Sony SLT-A35 DSLR Review
The A-35 is based on the Sony SLT system, which means the camera uses a translucent mirror system. The mirror is fixed and therefore the camera doesn’t offer an optical SLR viewfinder; instead, it uses a high resolution electronic viewfinder and an LCD monitor – just like a CSC (compact system camera).The ELV of the Sony A35 has a resolution of 1.15 million RGB dots and shows a very crisp and clear image.
The mirror system has an important benefit: the camera can use a standard AF system within the light path of the “viewfinder” system. This means it has a special CCD/AF-sensor for focusing instead of using a contrast system on the electronic viewfinder image, creating, in essence, a combination SLR/CSC. The AF system of the Sony A-35 is very fast (and noticeable faster than CSC cameras). The AF system detects sharpness very quickly without any back and forth motion of the lens system.
The integrated stabilizer (CMOS shift) can be used with every lens attached. In our tests we were able to shoot images with longer exposure times, which correspond to 3 EV-stops. Sony specifies the stabilizer effect with up to 4 EV-stops, but that statement seems a bit optimistic. Taking images with an exposure time of down to 1/6 s (focal length of 50mm) seems to be realistic.
The camera has a large LCD screen with 16:9 aspect ratio, yielding a large viewing area for images and menus, but it also helps to record video, because the camera is able to record Full HD video with 1920 x 1080 pixels in AVCHD format, the standard format for Full HD camcorders. While the LCD screen of some other SLT-A-cameras are designed as swivel monitors, the A35 LCD has a fixed position.
The camera has all standard exposure modes--P, S, A and M. It also offers scene modes and some creative effect filters. To enhance image quality the camera has additional features; for example, the HDR mode will take 3 images with EV bracketing and combine these images to a HDR image with very high dynamic range. Even in standard mode the camera showed very good performance in our dynamic range tests. The camera can also take six images of a still scene to reduce image noise. These images are combined to one single image to segregate statistical noise results. Using this technique the camera is able to record images with an ISO equivalent of 25,600.
The A35 also features Sony’s very easy-to-use panorama system. In this mode the camera will take an image series while the photographer is panning the camera. The camera indicates the necessary speed and direction of the panning and combines the shots to a panorama image of 7152 x 1080 pixels maximum.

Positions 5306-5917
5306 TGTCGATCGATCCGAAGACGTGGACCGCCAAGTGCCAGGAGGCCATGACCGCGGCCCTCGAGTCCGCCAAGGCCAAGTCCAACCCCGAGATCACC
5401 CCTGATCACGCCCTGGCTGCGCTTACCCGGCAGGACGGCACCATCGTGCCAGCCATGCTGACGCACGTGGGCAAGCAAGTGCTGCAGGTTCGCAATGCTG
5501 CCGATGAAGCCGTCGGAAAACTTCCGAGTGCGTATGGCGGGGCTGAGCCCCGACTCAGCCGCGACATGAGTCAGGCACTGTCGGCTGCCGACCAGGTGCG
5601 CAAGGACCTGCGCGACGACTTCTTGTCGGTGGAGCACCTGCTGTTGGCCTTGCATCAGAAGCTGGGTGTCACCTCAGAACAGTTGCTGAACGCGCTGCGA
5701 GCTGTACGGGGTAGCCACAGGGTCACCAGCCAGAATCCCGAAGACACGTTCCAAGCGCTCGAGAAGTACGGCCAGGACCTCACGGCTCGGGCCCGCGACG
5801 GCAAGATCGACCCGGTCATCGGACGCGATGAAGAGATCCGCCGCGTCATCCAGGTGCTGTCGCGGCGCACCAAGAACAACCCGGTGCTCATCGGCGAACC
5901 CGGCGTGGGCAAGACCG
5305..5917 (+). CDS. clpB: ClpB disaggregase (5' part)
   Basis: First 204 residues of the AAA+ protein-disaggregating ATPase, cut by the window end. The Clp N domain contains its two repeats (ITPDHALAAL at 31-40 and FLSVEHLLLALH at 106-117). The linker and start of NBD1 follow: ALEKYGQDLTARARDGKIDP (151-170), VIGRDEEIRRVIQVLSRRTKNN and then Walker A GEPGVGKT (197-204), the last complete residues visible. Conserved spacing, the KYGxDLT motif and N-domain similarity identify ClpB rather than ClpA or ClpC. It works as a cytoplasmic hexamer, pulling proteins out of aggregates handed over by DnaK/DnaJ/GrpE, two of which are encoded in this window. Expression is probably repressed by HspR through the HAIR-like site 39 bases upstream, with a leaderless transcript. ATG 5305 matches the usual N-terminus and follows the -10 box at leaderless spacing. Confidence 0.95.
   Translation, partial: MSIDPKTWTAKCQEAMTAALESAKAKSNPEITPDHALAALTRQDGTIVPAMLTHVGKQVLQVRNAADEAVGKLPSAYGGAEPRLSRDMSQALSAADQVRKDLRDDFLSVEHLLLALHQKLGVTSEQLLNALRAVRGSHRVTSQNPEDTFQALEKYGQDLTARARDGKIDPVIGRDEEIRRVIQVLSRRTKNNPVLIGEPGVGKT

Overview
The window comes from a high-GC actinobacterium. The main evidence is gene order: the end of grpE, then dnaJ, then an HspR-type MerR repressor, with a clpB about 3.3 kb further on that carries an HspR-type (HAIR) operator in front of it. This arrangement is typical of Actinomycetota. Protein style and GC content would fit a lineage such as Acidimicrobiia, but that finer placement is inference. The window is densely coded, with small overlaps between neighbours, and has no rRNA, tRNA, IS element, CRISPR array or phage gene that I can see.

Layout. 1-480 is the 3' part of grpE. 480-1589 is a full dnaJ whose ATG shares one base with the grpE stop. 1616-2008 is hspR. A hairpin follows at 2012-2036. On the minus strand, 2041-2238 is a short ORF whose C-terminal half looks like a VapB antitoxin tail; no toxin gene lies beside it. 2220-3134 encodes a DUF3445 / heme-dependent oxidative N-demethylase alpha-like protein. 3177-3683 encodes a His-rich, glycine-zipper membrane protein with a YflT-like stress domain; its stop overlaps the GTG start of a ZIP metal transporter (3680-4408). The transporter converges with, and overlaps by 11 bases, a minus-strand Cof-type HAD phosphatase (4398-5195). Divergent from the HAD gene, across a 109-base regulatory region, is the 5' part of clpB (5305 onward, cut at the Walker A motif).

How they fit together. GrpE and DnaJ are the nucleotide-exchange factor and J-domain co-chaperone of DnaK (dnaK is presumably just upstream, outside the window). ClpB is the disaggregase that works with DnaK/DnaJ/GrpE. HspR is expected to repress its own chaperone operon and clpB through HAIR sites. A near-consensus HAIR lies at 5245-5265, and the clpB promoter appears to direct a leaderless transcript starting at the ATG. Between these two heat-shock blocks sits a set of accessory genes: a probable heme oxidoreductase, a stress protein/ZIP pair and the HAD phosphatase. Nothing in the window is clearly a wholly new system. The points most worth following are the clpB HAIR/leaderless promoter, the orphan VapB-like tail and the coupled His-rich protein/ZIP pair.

Comments on Image Quality:
The camera showed good performance in our color tests. Like nearly all Sony cameras it creates images with very highly saturated colors. The average saturation level is 109.7 percent, which would be high even for a compact camera. Some red and blue nuances are overemphasized. The skin tones are fine and colors show only a minor shift into more orange and yellow color areas, noticeable in our portrait test shot.
The white balance system shows a shift into more bluish or greenish color areas, which is also noticeable in the portrait shot. But this effect is on a very, very low level.
The automatic exposure system of the Sony A35 did a very good job. All images including the portrait and standard test box shot are perfectly exposed.
The camera has a nominal sensor resolution that is 2 MP higher than the resolution of the Sony A33 (14 MP). But the A35 results are disappointing. The camera reproduced the ISO 12233 chart with 2537 lines per picture height, which is very low for a 16 MP camera with 3264 pixels in picture height. Due to the low resolution the test images had a slightly soft look. You will notice that in the portrait shot, especially in the hair of the model and the red fabric of her t-shirt. The standard test box shows similar effects. Sharpness decreases to the corners of the image. The low-resolution result may also be a result of shooting with the kit lens, which seems to create chromatic aberrations in the image corners, while the center of the image looks good.
The noise results of the A35 are on a excellent level. Luminance noise stays below 1.0 up to ISO 3200. Color noise is on a very low level. Our results show identical graphs of the RGB and luminance channel under “pixel noise”, especially for images with higher ISO speed settings. This is a result of the very intelligent anti noise filtering of the Sony A35.
The A35 showed very good performance in the dynamic range tests. It showed a good performance between ISO 100 and 800; even at higher ISO speed settings dynamic range decreases only slightly.
+ very fast AF system
+ integrated stabilizer system for all lenses
+ high resolution LCD
+ Full HD video in AVCHD format
- somewhat disappointing results in resolution tests
- missing swivel LCD
- How to Shoot Pretty Portraits with a Compact Camera; Manny Ortiz Strips It Down With the Sony RX100 V
- Here Are 10 Great Tips & Tricks for Making Precise Selections & Masks in Photoshop (VIDEO)
- Sony Cyber-shot RX100 V Compact Camera Review
- Watch This Amtrak Train Plow Through a Snow Covered Station in Slow Mo (VIDEO)
- Sigma 85mm f/1.4 DG HSM Art Lens Review: Field Testing Sigma’s Fast “Gateway” Portrait Lens